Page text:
Stockholm University, Faculty of Social Sciences, Department of Public Health Sciences. FT Institut für Therapieforschung, Germany; Eötvös Loránd University, Hungary.
    Trends in alcohol-related mortality in East and West Germany, 1980-2014: age, period and cohort variations2018In: Addiction, ISSN 0965-2140, E-ISSN 1360-0443, Vol. 113, no 5, p. 836-844Article in journal (Refereed)
    Abstract [en]

    Background and aims Several indicators suggest that the extent and trends of alcohol-related mortality differ between East and West Germany. Regional drinking patterns and differences in health-care systems are assumed to affect the risk of dying from an alcohol-induced disease. The study addresses two questions: (1) what are the unbiased and independent age, period and cohort effects on alcohol-related mortality trends in Germany; and (2) do these trends differ between East and West Germany? Methods Data on alcohol-related mortality for East and West Germany came from the national causes of death register for the years 1980-2014. Analyses included all deaths fully attributable to alcohol based on the International Classification of Diseases (ICD-9 and ICD-10). Gender-stratified age-period-cohort analyses were conducted using the intrinsic estimator model. Results Age effects showed a concave pattern with a peak at ages 55-64years in both regions. Incidence rate ratios (IRR) in East Germany were highest in the years 1990-1994 (men and women: IRR=1.52) and declined thereafter. In West Germany, IRR were lowest in 1980-1984 (men: IRR=0.81, women: IRR=0.75) and stabilized at approximately 1.10 since 1995-1999. Cohort effects showed continuously lower IRR for those born after 1955-1959 in the East and those born after 1945-1949 in the West. Patterns for males and females were comparable. Conclusions The results suggest that alcohol-related mortality showed different trends in East and West Germany, which can be explained partly by different drinking patterns before and changes in the health-care system after the reunification.

  • 11. Quilter, Julia
    et al.
    McNamara, Luke
    Seear, Kate
    Room, Robin
    Stockholm University, Faculty of Social Sciences, Department of Public Health Sciences. La Trobe University, Australia.
    The significance of 'intoxication' in Australian criminal law2018In: Trends and Issues in Crime and Criminal Justice, ISSN 1836-2206, no 546, p. 1-16Article in journal (Refereed)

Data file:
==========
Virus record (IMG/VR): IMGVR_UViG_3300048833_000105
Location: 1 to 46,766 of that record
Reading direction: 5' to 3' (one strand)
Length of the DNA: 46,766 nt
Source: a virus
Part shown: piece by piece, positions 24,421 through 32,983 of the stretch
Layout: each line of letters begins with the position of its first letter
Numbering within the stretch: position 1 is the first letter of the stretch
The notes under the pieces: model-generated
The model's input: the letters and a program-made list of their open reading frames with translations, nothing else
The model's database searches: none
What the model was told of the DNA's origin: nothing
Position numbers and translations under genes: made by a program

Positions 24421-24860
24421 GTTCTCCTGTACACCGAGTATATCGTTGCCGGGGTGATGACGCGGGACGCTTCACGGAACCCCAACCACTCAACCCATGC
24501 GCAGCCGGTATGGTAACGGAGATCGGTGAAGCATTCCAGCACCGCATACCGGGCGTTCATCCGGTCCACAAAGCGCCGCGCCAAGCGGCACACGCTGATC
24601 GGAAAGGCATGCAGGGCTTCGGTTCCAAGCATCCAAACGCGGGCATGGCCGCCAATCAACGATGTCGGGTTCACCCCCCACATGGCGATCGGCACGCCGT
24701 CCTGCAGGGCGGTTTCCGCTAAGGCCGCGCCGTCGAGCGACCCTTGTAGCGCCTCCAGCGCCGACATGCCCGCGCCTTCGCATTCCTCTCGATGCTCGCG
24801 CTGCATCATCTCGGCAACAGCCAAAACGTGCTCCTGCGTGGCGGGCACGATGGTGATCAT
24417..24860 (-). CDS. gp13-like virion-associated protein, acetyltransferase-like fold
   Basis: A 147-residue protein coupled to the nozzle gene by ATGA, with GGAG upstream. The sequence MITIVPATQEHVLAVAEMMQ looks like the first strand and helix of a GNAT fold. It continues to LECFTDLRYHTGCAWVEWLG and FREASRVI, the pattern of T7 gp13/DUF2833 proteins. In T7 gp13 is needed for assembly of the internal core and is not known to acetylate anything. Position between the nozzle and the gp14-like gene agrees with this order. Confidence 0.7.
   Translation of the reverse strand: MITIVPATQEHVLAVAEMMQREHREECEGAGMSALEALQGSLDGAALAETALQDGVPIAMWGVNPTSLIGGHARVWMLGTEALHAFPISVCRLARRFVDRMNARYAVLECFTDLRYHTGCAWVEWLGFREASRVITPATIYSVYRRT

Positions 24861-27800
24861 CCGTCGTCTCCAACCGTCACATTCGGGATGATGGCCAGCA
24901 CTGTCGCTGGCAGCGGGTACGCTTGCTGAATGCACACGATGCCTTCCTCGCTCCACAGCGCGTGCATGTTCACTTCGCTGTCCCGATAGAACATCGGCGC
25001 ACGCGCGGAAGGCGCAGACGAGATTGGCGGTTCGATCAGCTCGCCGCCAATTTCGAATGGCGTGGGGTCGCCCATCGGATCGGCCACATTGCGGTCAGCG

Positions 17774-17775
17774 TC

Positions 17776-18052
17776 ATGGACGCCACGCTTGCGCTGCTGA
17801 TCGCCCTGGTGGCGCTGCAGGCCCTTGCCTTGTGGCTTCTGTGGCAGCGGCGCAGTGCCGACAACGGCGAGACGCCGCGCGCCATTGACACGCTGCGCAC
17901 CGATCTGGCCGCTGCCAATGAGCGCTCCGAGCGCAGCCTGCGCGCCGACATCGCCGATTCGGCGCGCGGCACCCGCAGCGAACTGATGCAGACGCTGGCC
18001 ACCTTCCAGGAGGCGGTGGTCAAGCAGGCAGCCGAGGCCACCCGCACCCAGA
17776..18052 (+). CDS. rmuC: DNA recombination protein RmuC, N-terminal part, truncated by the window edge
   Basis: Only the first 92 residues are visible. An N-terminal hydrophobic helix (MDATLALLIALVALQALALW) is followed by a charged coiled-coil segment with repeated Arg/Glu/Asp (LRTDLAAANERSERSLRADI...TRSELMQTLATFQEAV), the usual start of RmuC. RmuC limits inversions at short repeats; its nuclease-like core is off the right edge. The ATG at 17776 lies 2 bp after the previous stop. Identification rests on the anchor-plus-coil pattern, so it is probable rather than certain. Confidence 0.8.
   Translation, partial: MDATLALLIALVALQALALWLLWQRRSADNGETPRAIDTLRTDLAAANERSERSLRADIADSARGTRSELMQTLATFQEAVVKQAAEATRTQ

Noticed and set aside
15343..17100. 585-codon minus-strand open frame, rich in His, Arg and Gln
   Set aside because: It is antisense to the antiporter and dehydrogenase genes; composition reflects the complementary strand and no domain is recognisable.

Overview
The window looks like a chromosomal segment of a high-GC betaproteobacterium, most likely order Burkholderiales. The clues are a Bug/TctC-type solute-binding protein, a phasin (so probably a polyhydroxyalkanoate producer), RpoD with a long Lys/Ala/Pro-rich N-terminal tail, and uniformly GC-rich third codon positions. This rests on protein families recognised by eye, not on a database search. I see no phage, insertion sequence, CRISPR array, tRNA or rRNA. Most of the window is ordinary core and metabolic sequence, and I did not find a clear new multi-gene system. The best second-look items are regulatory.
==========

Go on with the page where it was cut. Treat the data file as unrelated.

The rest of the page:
Abstract [en]

    This study explores how the state of 'intoxication' from the consumption of alcohol or other drugs is treated by the criminal justice system in Australia. The authors analysed more than 500 statutory provisions which attach significance to a person's 'intoxication' for a variety of purposes, and 327 appellate court decisions handed down in Australia between 2010 and 2014 in which the court considered evidence that the accused, the victim or a witness was 'intoxicated' at the time of the alleged offence. The study found that 'intoxication' has multiple purposes in the criminal law, but there is a widespread problem of under-definition. In the absence of clear definition, intoxication is often assessed on the basis of highly subjective criteria-in contexts as diverse as public order policing and assessments of victim credibility in sexual assault trials. The authors recommend that consideration be given to the standardising the definition of 'intoxication', consistent with society's expectation that criminal law should mark a clear line between ` sobriety' and 'intoxication' if the latter state is to carry penal consequences.

  • 12.
    Ramberg, Joacim
    et al.
    Stockholm University, Faculty of Social Sciences, Department of Public Health Sciences.
    Brolin Låftman, Sara
    Stockholm University, Faculty of Social Sciences, Department of Public Health Sciences.
    B Almquist, Ylva
    Stockholm University, Faculty of Social Sciences, Department of Public Health Sciences.
    Modin, Bitte
    Stockholm University, Faculty of Social Sciences, Department of Public Health Sciences.
    School effectiveness and students' perceptions of teacher caring: A multilevel study2018In: Improving Schools, ISSN 1365-4802, E-ISSN 1475-7583Article in journal (Refereed)